On Thursday, the California Public Utilities Commission (CPUC) unanimously approved the new Solar on Multifamily Affordable Housing (SOMAH) Program, voting to create a new solar rebate program for low-income and disadvantaged communities as directed by a 2015 law.
According to the California Solar Energy Industries Association (CALSEIA), the potentially $1 billion program will provide up to $100 million annually for 10 years to incentivize installations of solar on multifamily affordable housing properties across the state. A.B.693, a 2015 law sponsored by Assemblymember Susan Talamantes Eggman, D-Stockton, created the program and is expected to help tens of thousands of low-income residents across the state receive credits on their electricity bills from solar energy.
“I am grateful for the work of the solar industry and the environmental justice community for bringing a spotlight to the Solar on Multifamily Affordable Housing Program,” says Eggman. “This policy was designed to ensure that families in low-income and disadvantaged communities can also reap the benefits of the booming solar energy industry in California. For too long, families facing the greatest environmental hurdles have been left out and this decision moves some of those benefits that much closer to the families that need them.”
CALSEIA and the California Environmental Justice Alliance (CEJA) cosponsored A.B.693, and the law notably allows tenants to receive credits for electricity produced by the systems at no cost to the tenants, thereby allowing tenants to directly benefit from the solar installation. CALSEIA says the new SOMAH Program approved Thursday provides higher rebates for the tenant portion of the solar system, as well as includes provisions that prohibit passing the cost onto tenants, such as increasing their rent.
“CALSEIA greatly appreciates the leadership of Assemblymember Eggman to create the SOMAH Program and the efforts of the CPUC to get this important program started,” says Kelly Knutsen, senior policy advisor for CALSEIA. “Our partners at Everyday Energy and CEJA were instrumental in getting us to this point. We look forward to increasing access to solar for all Californians by keeping up the momentum and fully funding this program so we can help everyone benefit from our state’s clean energy economy.”
“We are excited to get to work bringing the benefits of solar PV to low-income tenants and owners. It was truly a group effort from originating A.B.693, getting it signed into law, and working with the CPUC to get it implemented,” says Scott Sarem Co-Founder/CEO of Everyday Energy and a CALSEIA member.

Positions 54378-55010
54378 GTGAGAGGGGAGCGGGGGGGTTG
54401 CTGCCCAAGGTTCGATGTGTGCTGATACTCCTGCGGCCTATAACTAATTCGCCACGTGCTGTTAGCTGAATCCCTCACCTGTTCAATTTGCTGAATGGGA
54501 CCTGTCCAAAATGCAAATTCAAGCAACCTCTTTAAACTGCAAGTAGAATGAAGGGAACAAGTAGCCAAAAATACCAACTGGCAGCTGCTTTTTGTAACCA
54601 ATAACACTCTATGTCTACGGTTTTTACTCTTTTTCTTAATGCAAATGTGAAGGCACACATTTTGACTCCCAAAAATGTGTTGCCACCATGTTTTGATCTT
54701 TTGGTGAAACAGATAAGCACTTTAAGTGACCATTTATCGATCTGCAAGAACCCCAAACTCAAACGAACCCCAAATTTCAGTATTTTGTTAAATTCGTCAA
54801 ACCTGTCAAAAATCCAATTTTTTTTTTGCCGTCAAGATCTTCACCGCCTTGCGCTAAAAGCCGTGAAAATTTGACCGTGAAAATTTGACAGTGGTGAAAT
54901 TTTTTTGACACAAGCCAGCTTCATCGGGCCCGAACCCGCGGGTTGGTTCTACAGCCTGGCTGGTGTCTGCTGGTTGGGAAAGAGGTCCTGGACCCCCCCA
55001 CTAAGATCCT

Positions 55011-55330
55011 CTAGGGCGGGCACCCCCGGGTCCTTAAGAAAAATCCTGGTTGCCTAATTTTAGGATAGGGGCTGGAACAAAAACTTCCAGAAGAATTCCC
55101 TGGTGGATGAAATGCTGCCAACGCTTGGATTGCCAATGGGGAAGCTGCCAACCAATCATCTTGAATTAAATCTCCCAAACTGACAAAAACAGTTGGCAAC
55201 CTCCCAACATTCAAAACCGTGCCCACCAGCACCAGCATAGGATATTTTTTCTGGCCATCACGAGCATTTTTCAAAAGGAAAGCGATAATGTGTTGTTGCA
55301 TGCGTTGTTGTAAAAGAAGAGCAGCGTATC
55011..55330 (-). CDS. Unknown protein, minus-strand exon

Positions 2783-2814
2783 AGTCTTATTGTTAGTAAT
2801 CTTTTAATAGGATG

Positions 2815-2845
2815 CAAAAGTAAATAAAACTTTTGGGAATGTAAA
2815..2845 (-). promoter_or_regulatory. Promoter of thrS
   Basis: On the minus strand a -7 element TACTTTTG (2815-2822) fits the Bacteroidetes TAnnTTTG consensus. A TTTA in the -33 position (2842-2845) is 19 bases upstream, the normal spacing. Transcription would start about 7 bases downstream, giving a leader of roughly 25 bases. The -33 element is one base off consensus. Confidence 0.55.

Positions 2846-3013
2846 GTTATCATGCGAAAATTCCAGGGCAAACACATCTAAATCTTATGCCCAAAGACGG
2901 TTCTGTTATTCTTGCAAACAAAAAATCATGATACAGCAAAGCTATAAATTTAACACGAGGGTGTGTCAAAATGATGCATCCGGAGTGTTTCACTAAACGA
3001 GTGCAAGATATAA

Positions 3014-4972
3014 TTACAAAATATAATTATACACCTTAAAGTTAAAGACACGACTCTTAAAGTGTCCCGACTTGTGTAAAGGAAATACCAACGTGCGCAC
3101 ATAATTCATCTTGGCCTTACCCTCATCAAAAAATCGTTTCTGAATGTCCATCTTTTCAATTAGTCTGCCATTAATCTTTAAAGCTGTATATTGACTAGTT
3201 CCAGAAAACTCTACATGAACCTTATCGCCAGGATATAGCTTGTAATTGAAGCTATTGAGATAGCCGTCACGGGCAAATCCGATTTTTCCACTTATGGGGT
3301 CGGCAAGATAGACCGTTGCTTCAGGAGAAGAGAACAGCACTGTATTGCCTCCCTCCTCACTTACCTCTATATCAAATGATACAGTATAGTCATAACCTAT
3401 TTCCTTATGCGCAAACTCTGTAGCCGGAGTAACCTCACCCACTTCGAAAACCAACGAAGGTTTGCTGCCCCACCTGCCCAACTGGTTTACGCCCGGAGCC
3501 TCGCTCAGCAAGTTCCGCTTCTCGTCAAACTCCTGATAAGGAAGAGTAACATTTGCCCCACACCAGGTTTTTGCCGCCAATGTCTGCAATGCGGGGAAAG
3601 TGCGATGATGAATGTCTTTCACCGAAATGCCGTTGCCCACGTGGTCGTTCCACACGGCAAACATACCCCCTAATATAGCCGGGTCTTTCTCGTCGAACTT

In implementing A.B.693, CPUC has provided program funding and guidance for the selection and ultimate responsibilities of a statewide program administrator for the SOMAH Program. According to CPUC, the administrator will be competitively selected from entities responding to a request for proposals.
The SOMAH Program, while similar in structure and goals to California’s Multifamily Affordable Solar Housing (MASH) Program established in 2008, is a new program with different rules and eligibility requirements, as well as a new funding source. As CPUC explains, SOMAH will be funded up to $100 million annually through the greenhouse-gas allowance auction proceeds of Pacific Gas and Electric Co., San Diego Gas & Electric, Southern California Edison, Liberty Utilities Co., and PacifiCorp.
“We need to be intentional in transitioning our economy to ensure that every part of our society benefits from the cleaning of our energy supplies. This program ensures that residents of affordable multifamily housing are provided the opportunity to participate and benefit from distributed solar,” says Commissioner Martha Guzman Aceves, who was assigned to the proceeding.
“I am pleased that the CPUC has given momentum to the implementation of the Solar on
Multifamily Affordable Housing Program,” adds Eggman. “I appreciate the years of work from all of the stakeholders throughout this process and look forward to getting this program fully funded and launched as soon as possible.”
According to CALSEIA, A.B.693 set a goal to install at least 300 MW of solar on affordable multifamily housing by 2030. Putting that in perspective, 39 MW of solar has been installed on multifamily affordable housing since the establishment of the MASH Program in 2008, the group notes.
The full proposal CPUC approved on Thursday is available here.